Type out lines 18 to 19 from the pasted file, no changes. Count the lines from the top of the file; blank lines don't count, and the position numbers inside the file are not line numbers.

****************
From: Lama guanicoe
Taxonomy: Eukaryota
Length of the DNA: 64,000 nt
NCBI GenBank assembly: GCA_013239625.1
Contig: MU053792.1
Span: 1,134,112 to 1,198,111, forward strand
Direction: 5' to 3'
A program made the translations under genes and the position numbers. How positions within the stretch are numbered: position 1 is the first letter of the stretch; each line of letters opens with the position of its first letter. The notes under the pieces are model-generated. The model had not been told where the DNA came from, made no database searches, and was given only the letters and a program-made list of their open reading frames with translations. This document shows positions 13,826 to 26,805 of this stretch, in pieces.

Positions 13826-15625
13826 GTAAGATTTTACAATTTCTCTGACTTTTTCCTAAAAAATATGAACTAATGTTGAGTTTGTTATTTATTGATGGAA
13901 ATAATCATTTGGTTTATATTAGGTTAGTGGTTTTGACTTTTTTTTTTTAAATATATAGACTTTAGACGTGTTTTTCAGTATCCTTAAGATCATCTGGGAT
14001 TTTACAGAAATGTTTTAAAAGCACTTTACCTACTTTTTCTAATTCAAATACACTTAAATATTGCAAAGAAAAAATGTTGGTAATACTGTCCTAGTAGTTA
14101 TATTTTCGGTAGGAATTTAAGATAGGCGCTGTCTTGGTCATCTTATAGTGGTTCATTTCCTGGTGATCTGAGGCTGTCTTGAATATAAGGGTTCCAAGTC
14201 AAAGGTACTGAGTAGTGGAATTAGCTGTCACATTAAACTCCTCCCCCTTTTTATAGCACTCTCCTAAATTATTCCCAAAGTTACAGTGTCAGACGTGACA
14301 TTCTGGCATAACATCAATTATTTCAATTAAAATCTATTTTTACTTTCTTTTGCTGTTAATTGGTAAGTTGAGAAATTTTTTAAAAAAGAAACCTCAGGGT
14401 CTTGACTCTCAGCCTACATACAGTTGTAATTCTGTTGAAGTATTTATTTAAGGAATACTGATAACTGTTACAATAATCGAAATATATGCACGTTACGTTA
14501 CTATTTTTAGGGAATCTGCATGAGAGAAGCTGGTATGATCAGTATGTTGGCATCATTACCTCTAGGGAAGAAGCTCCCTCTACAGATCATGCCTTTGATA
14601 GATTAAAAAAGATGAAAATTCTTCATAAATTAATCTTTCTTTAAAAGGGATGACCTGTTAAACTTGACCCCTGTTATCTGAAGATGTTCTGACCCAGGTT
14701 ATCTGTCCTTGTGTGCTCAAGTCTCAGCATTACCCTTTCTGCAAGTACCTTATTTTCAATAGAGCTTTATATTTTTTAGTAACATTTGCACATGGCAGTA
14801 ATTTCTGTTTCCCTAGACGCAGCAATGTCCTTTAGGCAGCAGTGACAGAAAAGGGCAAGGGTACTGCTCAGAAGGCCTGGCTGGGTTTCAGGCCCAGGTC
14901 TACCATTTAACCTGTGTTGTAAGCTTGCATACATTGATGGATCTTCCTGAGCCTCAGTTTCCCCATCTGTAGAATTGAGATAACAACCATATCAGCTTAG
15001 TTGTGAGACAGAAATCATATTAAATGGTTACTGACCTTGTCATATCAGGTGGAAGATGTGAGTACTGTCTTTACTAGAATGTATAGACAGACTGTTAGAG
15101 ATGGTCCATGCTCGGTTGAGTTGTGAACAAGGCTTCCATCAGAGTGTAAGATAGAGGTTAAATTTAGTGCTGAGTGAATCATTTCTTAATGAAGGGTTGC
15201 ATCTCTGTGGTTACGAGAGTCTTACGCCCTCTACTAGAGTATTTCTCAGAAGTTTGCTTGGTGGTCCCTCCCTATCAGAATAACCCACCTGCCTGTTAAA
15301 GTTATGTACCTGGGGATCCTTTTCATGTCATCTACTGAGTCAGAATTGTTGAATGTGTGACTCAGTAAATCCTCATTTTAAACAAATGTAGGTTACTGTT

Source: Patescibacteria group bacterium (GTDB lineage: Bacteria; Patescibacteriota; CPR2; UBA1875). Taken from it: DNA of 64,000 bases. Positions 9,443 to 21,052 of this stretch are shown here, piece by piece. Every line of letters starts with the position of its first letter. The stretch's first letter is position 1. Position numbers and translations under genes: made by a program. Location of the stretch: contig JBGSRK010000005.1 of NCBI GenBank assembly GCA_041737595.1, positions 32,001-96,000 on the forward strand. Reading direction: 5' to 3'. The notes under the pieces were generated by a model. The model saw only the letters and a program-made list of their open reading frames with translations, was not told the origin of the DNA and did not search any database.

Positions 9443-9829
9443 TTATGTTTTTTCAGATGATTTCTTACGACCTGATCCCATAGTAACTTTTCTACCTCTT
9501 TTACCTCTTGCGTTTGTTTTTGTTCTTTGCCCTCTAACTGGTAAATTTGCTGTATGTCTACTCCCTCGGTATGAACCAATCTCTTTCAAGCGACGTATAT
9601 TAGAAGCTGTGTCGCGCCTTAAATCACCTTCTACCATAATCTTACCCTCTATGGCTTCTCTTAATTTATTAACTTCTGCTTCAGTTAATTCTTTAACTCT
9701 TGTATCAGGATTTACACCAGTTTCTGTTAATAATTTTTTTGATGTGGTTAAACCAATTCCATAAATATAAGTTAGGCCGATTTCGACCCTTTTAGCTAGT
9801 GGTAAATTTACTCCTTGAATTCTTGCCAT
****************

14601 GATTAAAAAAGATGAAAATTCTTCATAAATTAATCTTTCTTTAAAAGGGATGACCTGTTAAACTTGACCCCTGTTATCTGAAGATGTTCTGACCCAGGTT
14701 ATCTGTCCTTGTGTGCTCAAGTCTCAGCATTACCCTTTCTGCAAGTACCTTATTTTCAATAGAGCTTTATATTTTTTAGTAACATTTGCACATGGCAGTA